165-186. 94-121. Print. - MacDonald, William L. "Chapter IV: Trajan’s Markets ." The Architecture of the Roman Empire.
American Book Company, 1901. Web. 6 Nov. 2013. . Scarre, Christopher. Chronicle of the Roman Emperors: The Reign-by-reign Record of the Rulers of Imperial Rome.
The conspirators united “since even the general populations were no longer pleased with present conditions [under Caesars rule]” (“Lives of the 12 Caesars”). By foreigners being allowed into the senate, the population begun to believe Caesar had become an oppressive and cruel ruler, no longer for the “commonwealth” and asked for aid in their liberty both secretly and publicly (“Lives of the 12 Caesars”). In the account, “The Assassination of Julius Caesar”, written by Marcus Brutus, does not much speak on Caesar himself but by the will of so many whom conspired against him gives the impression that Caesar was seen by the majority as a “selfish dictator”. Although is seems as though he was not thought of in high regard... ... middle of paper ... ... Thomas R. Martin, Barbara H. Rosenwein and Bonnie G. Smith. “The Rise of Rome and Its Republic, 753–44 b.c.e.,” in the making of the west volume 1 to 1750 2012, edited by Denise B. Wydra, 139-170.
Works Cited 1. Tim Cornell, John Matthews, Atlas of the Roman World, Facts On File Inc, 1982. (pg.216) 2.Guglielmo Ferrero, Ancient Rome and Modern America: A Comparative Study of Morals and Manners, G. P. Putnam's Sons Publishing, New York, 1914. (pg. 130-143) 3.
Despite the honorable thoughts conspirators may have had toward Brutus, he was was plagued with stoicism and loved Rome more than Caesar, which leaded to Caesar's death. Lastly, the consequence of failing Stoic philosophy was the death of Brutus. In Act IV, Scene II, Caesar's ghost haunts Brutus. "Thy evil spirit Brutus." Caesar's ghost was a representation of Brutus' guilt.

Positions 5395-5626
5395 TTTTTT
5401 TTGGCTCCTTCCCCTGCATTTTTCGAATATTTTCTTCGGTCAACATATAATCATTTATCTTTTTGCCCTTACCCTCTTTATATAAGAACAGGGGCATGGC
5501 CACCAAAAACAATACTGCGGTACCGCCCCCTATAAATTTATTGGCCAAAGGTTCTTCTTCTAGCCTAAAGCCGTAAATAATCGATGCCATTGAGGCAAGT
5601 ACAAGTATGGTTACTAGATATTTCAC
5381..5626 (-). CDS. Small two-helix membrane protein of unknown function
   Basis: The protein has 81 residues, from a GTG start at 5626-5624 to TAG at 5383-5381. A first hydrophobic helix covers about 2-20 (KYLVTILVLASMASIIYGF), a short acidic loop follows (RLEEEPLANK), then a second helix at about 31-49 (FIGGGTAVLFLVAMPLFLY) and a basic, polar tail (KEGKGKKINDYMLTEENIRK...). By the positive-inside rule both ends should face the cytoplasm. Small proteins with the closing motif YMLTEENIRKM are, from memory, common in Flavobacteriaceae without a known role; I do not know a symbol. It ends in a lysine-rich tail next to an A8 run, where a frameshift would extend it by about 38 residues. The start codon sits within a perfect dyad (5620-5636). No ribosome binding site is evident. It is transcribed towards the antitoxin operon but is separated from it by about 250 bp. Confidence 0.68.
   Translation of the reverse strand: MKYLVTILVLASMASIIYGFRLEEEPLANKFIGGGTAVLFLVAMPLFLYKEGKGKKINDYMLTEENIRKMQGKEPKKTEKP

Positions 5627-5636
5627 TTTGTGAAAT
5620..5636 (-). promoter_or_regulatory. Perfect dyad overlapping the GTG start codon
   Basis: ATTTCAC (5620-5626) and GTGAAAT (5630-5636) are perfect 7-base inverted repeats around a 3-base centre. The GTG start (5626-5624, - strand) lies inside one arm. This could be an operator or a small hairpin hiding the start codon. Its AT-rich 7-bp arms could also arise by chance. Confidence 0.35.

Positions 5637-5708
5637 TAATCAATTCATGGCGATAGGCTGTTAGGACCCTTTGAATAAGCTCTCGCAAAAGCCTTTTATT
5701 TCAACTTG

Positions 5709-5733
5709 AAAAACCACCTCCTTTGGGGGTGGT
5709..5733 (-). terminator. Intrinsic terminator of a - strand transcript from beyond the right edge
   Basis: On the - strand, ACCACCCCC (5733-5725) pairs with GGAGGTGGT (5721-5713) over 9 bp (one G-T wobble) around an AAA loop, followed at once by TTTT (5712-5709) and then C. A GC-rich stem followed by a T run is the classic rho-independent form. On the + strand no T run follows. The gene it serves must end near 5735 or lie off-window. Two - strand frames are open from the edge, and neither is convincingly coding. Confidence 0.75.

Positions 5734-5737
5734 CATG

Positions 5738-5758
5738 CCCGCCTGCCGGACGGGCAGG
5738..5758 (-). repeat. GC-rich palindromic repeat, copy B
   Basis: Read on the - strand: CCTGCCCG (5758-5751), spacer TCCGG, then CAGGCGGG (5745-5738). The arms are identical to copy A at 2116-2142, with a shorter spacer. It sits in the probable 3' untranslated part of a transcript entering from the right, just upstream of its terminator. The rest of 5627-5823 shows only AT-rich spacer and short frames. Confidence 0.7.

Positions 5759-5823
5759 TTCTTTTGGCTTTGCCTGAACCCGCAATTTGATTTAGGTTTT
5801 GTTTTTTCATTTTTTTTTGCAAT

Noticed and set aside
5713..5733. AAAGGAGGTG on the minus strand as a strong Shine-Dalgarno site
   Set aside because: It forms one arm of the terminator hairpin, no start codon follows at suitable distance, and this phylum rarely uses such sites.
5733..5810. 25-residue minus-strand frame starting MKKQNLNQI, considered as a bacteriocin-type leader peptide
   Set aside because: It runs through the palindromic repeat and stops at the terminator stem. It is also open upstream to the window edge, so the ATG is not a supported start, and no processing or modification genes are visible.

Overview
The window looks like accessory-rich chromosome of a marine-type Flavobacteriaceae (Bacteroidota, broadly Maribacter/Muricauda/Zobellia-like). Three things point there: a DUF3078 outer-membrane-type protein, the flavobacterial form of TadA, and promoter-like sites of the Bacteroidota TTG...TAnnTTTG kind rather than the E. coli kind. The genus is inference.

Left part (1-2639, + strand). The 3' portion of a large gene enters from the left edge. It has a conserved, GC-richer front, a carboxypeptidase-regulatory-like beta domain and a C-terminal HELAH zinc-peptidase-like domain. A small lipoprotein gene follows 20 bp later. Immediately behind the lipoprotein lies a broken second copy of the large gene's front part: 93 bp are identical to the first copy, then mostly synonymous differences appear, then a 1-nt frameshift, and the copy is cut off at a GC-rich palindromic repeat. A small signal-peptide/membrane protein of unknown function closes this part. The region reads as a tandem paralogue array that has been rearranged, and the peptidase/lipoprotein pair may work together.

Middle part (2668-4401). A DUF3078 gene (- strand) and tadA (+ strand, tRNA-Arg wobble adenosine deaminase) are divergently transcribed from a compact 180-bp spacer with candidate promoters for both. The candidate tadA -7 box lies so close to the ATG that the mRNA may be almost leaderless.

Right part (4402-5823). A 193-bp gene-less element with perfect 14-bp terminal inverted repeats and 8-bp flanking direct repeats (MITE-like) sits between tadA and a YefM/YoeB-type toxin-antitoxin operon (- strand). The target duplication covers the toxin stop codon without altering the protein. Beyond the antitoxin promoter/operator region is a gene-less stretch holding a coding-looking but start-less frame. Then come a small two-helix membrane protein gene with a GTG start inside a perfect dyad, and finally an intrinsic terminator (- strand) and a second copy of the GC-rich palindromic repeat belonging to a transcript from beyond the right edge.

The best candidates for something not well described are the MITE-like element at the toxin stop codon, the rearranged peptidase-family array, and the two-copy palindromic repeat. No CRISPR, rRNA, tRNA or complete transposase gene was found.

The tragic hero also must have one hamartia, which is a fatal flaw. This fatal flaw is the cause of the person's downfall. This also means that it is a noble person, and it is one part of their personality that brings them down. Julius Caesar is a tragic hero because he was a champion of the people, but it was his hubris that led to his death. Caesar was a great leader and well-loved by Romans, but his arrogance made the people who were close to him mad and jealous of him.
He simply disregards his loved ones’ cares. Yet another of Caesar’s fatal flaws is his arrogance. This one is the one which brings about his ult... ... middle of paper ... ...th cried, Caesar hath wept:” (598) In return he is worthy of being loved by his people, “You all did love him once,— not without cause:”(598) Antony describes Caesar in the round, rather than the previous concept of who Caesar was. Caesar is both effective and meaningful. He brings about a certain tone and forces the audience or reader to think about their own faults.
Slowly but surely throughout his lifetime he worked his way up the political ladder, eventually becoming Consul, and finally Dictator Perpeteus – Dictator for life. One of the most influential political and military leaders of all time, Caesar was also a highly intelligent man and an exceptional orator. However, acquiring this absolute power was no mean feat, and Caesar had well equipped himself through previous expeditions with all the resources necessary to gain power in Ancient Rome. One such “expedition” was Julius Caesar’s conquest of Gaul. Through Gaul, Caesar found a way to acquire power and prestige for himself within the Roman political arena.
He also allowed the senate to make more decisions which was appreci... ... middle of paper ... ...multifaceted system which people of greater experience even had difficulty controlling. Even though he developed the arts it wasn’t worth the amount of human suffering and deaths that occurred during his time. Ultimately the government system was set up to prevent civil war, but it eventually did collapse into civil war because Nero failed the system and the Roman people. Works Cited • Tacitus, C. (2005). The annals of imperial Rome.